This gritty corner of London is finally cool: 11 years late

The Gantry Hotel – Ryan Wicks

At some point, everyone in the UK will have seen ABBA Voyage. Through word of mouth, it has become an impossible phenomenon to resist, even for the most curmudgeonly of kitsch haters. I went recently and, like everyone I know, found it challenging for the genre, as exciting as it was expensive and deeply strange.

A friend from Philly sat next to me, repeating every few minutes, “Look, I’m sorry, but these aren’t holograms.” Meanwhile, my older sister was dancing like no one was watching and slowly losing her mind. By Dancing Queen, she had walked through the looking glass.

ABBA Voyage - Alamy Stock Photo

ABBA Voyage – Alamy Stock Photo

One of the strange aspects of going on ABBA Voyage is going to Stratford, which, even before the 2012 Olympics and the building of that weird red Anish Kapoor thing with Carsten Höller’s slide woven into it, was touted as London’s borough. that define the future.

It’s one of the best-connected places in the city in terms of transportation, and the mega-Westfield has both a casino and a Greggs branch. There really is something for everyone. And yet it still feels like a non-place in search of an identity.

Perhaps this may finally be changing, with Sadler’s Wells East opening this year and a V&A East to follow. Then there’s the long-planned MSG Sphere stadium, which if realized will dwarf everything else in the area, its globe surface covered in over 1m of LEDs to broadcast visual nonsense throughout the neighborhood. Hmm.

The Gantry Hotel recently opened opposite the station, on the fabulously named Celebration Avenue. Aside from the little pods that make up the arena-front Snoozebox, and the Stratford (housed in a skyscraper with a top-tier restaurant on the top floor, Allegra), the Gantry is perhaps the default hotel for those in town for ABBA. , and certainly for those who want to do it in style.

Coupe the Gantry Hotel - Ryan Wicks

Coupe the Gantry Hotel – Ryan Wicks

It’s one of Hilton’s new Curio Collections and works well as a new local landmark. It’s a glass box, 18 stories high, clad in a kind of sculptural birdcage, with an elegant wavy grille. Once inside, you know the procedure: turn things around 180 degrees from the corporate blandness, add a funky-looking cafe in the lobby, and a pop-up restaurant that specializes in dumplings.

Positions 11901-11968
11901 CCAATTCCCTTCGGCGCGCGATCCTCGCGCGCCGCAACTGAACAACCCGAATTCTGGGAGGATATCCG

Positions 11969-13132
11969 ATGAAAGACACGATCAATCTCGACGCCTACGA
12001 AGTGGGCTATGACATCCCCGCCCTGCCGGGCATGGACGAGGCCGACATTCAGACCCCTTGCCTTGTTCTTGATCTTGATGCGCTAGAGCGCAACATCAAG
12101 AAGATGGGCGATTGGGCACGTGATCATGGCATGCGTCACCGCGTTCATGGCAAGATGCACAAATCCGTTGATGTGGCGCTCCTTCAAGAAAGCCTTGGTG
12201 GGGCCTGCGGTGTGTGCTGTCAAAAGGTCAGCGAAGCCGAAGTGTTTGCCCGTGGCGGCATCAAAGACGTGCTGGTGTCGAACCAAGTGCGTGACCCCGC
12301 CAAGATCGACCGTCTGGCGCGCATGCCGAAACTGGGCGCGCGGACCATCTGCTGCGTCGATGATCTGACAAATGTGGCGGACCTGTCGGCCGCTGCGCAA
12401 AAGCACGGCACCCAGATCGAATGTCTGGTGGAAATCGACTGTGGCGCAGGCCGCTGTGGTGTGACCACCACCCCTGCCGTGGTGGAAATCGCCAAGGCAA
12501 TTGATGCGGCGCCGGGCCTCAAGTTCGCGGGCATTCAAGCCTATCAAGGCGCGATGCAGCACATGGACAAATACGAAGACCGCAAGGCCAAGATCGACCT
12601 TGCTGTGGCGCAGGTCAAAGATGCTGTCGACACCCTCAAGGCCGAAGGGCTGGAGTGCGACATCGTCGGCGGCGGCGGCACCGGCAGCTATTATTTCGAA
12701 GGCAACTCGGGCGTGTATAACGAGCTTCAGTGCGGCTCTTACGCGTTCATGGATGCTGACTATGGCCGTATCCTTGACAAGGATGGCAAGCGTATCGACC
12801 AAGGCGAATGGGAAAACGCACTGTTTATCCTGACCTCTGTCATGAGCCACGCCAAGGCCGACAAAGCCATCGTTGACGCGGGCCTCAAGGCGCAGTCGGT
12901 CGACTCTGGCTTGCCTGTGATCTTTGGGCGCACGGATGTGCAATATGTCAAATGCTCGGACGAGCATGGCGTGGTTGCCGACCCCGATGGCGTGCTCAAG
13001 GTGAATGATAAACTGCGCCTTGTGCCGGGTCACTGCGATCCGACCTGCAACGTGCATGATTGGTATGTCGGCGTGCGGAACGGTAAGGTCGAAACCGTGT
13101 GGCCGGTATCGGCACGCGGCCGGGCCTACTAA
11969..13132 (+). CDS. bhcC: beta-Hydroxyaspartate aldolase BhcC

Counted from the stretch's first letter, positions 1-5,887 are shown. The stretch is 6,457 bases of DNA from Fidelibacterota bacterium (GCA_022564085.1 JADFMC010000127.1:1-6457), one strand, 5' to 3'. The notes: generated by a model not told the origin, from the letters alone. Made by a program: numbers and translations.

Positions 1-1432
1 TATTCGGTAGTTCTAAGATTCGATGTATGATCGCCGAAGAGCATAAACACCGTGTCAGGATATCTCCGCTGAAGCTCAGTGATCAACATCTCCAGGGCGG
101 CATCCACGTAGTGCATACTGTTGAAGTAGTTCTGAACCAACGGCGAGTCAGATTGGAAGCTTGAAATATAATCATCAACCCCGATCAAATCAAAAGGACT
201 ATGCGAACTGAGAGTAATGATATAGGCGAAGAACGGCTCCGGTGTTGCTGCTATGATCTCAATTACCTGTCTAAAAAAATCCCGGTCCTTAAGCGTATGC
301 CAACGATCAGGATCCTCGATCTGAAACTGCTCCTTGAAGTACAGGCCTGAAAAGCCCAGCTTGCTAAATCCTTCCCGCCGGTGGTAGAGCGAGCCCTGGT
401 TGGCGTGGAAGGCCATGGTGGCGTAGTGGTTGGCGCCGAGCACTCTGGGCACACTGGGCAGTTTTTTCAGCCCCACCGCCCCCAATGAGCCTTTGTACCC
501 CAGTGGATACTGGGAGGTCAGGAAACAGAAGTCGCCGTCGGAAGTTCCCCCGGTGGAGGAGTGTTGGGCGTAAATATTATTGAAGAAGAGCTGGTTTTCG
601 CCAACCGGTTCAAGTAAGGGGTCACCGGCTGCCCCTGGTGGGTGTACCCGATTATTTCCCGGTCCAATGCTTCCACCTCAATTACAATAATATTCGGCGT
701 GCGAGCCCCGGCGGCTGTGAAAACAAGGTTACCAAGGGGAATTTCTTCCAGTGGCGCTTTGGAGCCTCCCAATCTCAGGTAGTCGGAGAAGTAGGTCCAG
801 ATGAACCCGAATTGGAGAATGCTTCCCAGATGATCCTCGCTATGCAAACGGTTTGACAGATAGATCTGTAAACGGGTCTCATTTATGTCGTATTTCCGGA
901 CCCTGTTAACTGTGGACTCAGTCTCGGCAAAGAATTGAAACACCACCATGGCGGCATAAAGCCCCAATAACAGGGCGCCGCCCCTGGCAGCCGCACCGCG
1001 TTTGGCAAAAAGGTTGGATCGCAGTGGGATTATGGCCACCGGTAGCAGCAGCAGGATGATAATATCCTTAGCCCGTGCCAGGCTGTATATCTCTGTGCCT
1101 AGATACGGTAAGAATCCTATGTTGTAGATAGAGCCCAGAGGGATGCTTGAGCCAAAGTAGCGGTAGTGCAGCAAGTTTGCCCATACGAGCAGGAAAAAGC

The upstairs rooms are a beautiful blue color. To reassure you that this is a 21st century version of Hilton, there is a pod coffee machine, along with elegant martini glasses in the minibar that are ersatz cut crystal.

There are full-length mirrors with rounded edges, furniture that resembles metal travel trunks, and a few industrial touches, like metal gears on the wall alongside monochrome photographs of clocks and typewriters. Everything feels fresh. You will sleep well here after the show. My only complaint about my room was that it lacked a functional desk area, a necessary evil if you are somewhere on part business.

The Gantry Hotel Room - Ryan Wicks

The Gantry Hotel Room – Ryan Wicks

Aside from the proximity to the ABBA Arena, would you choose this hotel for a stay in London? With the arrival of the Elizabeth Line, perhaps it should – it’s 16 minutes from here to Bond Street, which still amazes me, and it should, after 13 years of rail service development.

I checked in, dropped off my bags and went to the bar, Coupe, hoping to work my way through the list of British sparkling wines the hotel places so high importance on. But Coupe was kaput for the evening, so I went to the bar a few seats over where they still had Gusbourne Blanc de Kent Blancs by the glass.

Union Social London Rooftop Lounge - Ryan Wicks

Union Social London Rooftop Lounge – Ryan Wicks

There was a mix of residents, locals and after work people at the bar. People actually live and work in all the new construction nearby, and when it comes to the hotel’s casual bars and restaurants, the Union Social lounge is just about perfect. There are views of Stratford’s glittering hinterland and a menu that pleases everyone: Crispy miso-glazed cauliflower pops are a good vegetarian alternative to popcorn chicken, the wild mushroom falafel is juicy and flavorful, and some beef Beef in a sweet parsnip puree is the coziest of comfort foods.

Several floors up is a branch of STK, a restaurant that was all the rage when I first went to the New York original in 2007, and which promises a DJ “to create an energetic and infectious atmosphere”. Not one for me, but who knows, if you really get carried away by ABBA, it might just be the ticket.

Doubles from £189, including breakfast. There are 20 accessible rooms

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